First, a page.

This week's Footballguys Roundtable covers two productive fantasy offenses that lost their starting quarterbacks, the return of a receiver on fire before his injury, and recent trends — real or mirage?
- The Eagles Offense Without Carson Wentz.
- The Jets Offense Without Josh McCown.
- The Rams Offense With The Return of Robert Woods.
The Eagles Offense Without Carson Wentz
Matt Waldman: What should fantasy owners expect from the Eagles' offense Carson Wentz out for the year? Can Nick Foles deliver fantasy QB1 ?production? Which players will benefit or suffer the most with the change at quarterback as we consider the Eagles' final two games against the Giants and Raiders?
Andy Hicks: I would expect an uptick in the running game and more short yardage passes from Nick Foles. It is highly doubtful that Foles can deliver a QB1 performance on a consistent basis. As for fantasy players to consider, Jay Ajayi seems to be the most likely to exceed 10 carries in this offense, but LeGarrette Blount and Corey Clement more likely to see the end zone. Zach Ertz is the safest receiver to play if he has overcome his concussion.
Jeff Hasley: When Foles entered the game last week the Eagles offense didn't change one bit. Foles resumed where Wentz left off and was able to move the ball effectively. Foles doesn't have the rushing and evading ability that Wentz has, but he's capable of leading the Eagles offense. Whether or not he produces QB1 numbers is yet to be seen, but I believe we'll be surprised with how well the offense transitions over to Foles. I honestly don't see much of a drop off in the production of his surrounding cast. If I had to guess, I'd say Zach Ertz will be a heavily targeted receiver, especially if the wish is for Foles to stay within his bounds of efficiency.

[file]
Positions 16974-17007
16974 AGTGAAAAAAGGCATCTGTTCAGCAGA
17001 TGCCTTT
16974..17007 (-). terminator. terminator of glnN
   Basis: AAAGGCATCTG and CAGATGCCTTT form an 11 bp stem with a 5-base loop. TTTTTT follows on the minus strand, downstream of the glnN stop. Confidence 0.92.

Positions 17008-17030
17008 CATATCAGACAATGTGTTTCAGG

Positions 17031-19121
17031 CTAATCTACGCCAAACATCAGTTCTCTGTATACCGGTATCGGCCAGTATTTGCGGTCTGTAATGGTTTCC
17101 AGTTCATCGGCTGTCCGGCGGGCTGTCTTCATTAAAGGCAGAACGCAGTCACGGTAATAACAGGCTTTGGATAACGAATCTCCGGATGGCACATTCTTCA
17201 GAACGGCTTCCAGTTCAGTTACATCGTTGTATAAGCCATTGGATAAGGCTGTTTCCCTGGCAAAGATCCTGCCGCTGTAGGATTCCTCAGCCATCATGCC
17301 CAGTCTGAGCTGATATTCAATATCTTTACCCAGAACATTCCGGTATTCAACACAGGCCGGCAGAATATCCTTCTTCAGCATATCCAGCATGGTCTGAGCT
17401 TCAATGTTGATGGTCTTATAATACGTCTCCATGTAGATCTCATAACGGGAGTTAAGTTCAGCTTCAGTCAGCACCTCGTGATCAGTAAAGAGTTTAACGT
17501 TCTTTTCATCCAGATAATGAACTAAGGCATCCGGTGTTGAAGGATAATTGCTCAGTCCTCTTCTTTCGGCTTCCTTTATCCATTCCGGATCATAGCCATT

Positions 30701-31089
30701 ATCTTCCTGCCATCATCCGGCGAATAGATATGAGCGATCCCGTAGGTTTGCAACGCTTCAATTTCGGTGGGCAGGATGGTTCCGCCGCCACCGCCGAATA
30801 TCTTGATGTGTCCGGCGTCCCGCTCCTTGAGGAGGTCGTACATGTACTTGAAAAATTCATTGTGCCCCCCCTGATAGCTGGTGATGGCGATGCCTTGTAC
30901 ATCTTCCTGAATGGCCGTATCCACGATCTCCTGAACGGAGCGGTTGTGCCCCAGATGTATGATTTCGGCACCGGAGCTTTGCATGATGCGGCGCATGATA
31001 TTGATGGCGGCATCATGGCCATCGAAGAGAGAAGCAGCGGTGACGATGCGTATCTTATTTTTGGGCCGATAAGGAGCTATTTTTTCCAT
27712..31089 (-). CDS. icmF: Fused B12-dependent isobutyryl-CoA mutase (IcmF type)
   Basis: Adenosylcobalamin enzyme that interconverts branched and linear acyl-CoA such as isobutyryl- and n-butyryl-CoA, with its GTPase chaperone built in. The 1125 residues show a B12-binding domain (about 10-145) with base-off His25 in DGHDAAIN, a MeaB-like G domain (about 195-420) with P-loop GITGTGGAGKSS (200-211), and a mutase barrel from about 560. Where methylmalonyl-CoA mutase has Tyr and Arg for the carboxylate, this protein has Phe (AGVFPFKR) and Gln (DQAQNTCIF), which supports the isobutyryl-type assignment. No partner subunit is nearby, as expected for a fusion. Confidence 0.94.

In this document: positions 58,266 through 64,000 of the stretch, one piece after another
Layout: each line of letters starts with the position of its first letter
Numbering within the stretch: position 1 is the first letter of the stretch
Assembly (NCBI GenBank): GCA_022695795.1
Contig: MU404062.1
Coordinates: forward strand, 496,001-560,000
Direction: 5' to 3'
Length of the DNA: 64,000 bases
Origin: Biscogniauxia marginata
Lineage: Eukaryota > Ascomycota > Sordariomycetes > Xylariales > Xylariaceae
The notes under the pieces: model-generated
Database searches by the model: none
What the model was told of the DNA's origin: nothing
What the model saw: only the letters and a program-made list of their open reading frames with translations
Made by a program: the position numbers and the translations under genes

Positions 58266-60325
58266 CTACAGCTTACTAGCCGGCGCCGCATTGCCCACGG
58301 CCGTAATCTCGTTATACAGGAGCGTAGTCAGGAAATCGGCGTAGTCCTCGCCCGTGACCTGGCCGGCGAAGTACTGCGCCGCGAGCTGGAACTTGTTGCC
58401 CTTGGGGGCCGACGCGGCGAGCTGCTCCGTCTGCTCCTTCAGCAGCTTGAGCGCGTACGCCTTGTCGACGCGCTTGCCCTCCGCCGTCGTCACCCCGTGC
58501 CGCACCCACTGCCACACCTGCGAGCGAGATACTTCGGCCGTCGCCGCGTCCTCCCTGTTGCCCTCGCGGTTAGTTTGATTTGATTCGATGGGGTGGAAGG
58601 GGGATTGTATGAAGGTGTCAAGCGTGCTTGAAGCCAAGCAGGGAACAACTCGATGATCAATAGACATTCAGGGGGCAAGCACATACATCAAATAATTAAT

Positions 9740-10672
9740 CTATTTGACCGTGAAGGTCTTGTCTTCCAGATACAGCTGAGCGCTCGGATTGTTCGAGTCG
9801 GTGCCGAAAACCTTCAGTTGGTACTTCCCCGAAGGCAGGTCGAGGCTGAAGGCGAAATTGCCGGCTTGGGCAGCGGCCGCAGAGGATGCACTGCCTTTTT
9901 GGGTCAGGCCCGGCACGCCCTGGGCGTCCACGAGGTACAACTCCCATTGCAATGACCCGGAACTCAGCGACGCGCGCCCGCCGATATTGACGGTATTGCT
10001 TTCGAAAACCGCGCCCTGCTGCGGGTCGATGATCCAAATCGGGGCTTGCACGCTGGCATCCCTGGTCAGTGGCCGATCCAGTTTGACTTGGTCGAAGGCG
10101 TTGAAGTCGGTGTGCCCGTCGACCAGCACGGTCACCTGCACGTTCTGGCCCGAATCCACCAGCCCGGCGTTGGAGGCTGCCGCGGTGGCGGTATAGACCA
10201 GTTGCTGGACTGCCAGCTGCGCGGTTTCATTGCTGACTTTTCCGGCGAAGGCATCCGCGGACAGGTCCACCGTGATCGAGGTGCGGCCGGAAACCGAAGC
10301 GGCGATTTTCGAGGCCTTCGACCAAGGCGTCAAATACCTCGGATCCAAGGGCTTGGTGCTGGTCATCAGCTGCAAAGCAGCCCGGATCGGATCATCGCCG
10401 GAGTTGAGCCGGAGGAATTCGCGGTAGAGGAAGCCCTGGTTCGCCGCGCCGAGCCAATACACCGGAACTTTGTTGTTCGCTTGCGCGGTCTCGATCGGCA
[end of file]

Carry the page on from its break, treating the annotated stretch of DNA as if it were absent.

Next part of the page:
Adam Harstad: I've been banging the drum on this all year, and I've been taking the loss on it all year, but the most notable thing about Carson Wentz's season is how ridiculously unsustainable his touchdown rate was. Since the merger, there have been just 11 seasons where a quarterback threw 20 touchdowns and averaged fewer than 100 passing yards per touchdown. The league average is usually around 160 or 165. Some guys have demonstrated an ability to maintain an average of around 140 yards per touchdown year after year, but we're largely talking about the elite of the elite there-- Peyton Manning, Tom Brady, Drew Brees. Aaron Rodgers is the best touchdown-thrower in history, (at least as measured by era-adjusted touchdown percentage), and he averages 125 yards per touchdown.
If Wentz "merely" had an "elite of the elite" ratio of 140 yards per touchdown, he'd have about 9.5 fewer touchdowns right now. If he had a more mundane ratio of 160 yards per touchdown, he'd have about 12.5 fewer touchdowns. In a league that gives 4 points per passing touchdown, the former value would drop him from QB2 to QB6 (about on par with Dak Prescott), while the latter would make him QB7 (roughly on par with Kirk Cousins).
Outside of that insane touchdown rate, however, I don't think there's anything else that's beyond Foles' reach, so I could see him performing as a low-end QB1 over the next two weeks. Of course, there's a lot of uncertainty, and he could just as easily be a high-end QB3.